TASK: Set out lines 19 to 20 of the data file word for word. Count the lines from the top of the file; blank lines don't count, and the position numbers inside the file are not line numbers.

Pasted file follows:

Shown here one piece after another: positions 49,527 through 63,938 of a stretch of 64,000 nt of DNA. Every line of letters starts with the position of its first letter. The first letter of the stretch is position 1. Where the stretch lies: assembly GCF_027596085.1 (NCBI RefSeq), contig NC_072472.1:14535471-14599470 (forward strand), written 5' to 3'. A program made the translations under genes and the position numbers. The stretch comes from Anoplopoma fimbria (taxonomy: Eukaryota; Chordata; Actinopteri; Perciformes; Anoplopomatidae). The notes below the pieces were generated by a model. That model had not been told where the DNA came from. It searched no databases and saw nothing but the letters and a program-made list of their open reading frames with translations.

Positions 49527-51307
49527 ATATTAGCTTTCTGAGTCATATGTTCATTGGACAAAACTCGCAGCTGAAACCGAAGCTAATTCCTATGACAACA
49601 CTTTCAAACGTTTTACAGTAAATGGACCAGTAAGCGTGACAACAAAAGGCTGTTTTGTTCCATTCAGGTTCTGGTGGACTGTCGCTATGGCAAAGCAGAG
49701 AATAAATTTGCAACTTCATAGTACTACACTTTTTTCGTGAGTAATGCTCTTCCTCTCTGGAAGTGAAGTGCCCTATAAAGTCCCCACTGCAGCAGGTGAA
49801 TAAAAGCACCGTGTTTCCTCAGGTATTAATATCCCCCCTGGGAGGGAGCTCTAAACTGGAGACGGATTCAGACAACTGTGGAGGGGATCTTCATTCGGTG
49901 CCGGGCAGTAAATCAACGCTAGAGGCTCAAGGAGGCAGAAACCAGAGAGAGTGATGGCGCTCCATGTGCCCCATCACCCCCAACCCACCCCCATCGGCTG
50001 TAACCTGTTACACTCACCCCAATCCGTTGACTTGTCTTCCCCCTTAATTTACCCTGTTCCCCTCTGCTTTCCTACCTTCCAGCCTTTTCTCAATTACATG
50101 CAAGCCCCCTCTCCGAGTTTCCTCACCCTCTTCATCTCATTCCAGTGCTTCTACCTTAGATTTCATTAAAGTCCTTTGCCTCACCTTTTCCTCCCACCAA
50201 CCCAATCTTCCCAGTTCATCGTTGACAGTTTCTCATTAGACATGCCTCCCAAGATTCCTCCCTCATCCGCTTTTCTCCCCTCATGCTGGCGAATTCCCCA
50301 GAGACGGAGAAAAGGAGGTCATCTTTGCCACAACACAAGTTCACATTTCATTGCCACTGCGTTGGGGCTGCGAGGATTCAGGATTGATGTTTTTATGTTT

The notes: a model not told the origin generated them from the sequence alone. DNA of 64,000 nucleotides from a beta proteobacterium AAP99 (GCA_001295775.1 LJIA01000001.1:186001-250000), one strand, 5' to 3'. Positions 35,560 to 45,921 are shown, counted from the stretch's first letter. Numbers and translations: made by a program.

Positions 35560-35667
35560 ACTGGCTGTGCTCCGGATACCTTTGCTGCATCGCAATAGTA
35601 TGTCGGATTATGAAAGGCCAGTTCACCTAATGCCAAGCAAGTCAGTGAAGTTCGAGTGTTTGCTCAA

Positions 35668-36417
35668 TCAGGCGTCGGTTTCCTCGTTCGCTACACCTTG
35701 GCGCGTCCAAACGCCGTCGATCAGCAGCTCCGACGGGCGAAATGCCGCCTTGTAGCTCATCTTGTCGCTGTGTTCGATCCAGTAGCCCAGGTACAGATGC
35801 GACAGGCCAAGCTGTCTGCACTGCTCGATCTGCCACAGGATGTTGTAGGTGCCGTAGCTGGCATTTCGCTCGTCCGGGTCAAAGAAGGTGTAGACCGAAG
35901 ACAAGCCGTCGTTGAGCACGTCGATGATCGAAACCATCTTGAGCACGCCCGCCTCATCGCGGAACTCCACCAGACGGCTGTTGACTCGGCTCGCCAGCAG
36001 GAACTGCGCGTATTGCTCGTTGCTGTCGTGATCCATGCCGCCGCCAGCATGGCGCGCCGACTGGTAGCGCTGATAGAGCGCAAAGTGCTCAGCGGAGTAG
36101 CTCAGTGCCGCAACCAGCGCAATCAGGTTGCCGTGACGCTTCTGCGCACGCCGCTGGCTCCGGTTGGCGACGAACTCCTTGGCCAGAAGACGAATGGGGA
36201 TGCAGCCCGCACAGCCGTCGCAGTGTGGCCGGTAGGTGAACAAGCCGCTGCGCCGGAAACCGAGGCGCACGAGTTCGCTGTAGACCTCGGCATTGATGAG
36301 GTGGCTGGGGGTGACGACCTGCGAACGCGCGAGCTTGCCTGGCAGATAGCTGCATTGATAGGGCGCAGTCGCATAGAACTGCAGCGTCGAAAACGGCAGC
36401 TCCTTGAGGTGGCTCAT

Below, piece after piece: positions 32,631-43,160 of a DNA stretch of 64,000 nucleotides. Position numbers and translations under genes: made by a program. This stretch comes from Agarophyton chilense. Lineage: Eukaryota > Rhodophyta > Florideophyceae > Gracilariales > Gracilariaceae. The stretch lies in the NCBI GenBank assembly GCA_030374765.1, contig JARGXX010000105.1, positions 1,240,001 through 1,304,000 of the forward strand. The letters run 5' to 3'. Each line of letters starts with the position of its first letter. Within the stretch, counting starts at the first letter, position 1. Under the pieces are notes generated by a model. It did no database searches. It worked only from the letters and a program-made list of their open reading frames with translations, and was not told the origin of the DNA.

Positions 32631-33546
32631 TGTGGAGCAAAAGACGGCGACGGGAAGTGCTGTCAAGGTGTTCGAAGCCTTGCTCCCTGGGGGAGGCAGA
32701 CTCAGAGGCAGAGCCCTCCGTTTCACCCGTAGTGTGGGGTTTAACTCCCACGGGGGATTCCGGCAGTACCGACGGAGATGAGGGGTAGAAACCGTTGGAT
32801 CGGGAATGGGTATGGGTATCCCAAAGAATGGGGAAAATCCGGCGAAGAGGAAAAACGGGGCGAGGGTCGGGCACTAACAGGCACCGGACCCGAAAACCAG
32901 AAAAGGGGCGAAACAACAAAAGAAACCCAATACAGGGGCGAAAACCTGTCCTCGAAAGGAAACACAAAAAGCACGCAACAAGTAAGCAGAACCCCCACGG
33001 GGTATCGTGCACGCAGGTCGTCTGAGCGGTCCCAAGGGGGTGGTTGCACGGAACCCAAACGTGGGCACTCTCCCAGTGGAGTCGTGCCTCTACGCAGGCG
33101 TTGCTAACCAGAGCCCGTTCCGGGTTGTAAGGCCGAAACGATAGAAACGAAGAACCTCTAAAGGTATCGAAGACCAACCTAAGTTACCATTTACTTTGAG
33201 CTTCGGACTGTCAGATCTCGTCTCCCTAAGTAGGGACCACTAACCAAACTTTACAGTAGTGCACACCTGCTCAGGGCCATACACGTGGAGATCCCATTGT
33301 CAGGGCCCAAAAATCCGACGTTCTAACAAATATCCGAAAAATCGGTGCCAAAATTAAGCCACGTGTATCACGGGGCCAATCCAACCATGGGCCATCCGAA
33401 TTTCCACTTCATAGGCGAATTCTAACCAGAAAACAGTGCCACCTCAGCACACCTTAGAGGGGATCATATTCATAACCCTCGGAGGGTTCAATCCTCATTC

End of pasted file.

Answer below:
35801 GACAGGCCAAGCTGTCTGCACTGCTCGATCTGCCACAGGATGTTGTAGGTGCCGTAGCTGGCATTTCGCTCGTCCGGGTCAAAGAAGGTGTAGACCGAAG
35901 ACAAGCCGTCGTTGAGCACGTCGATGATCGAAACCATCTTGAGCACGCCCGCCTCATCGCGGAACTCCACCAGACGGCTGTTGACTCGGCTCGCCAGCAG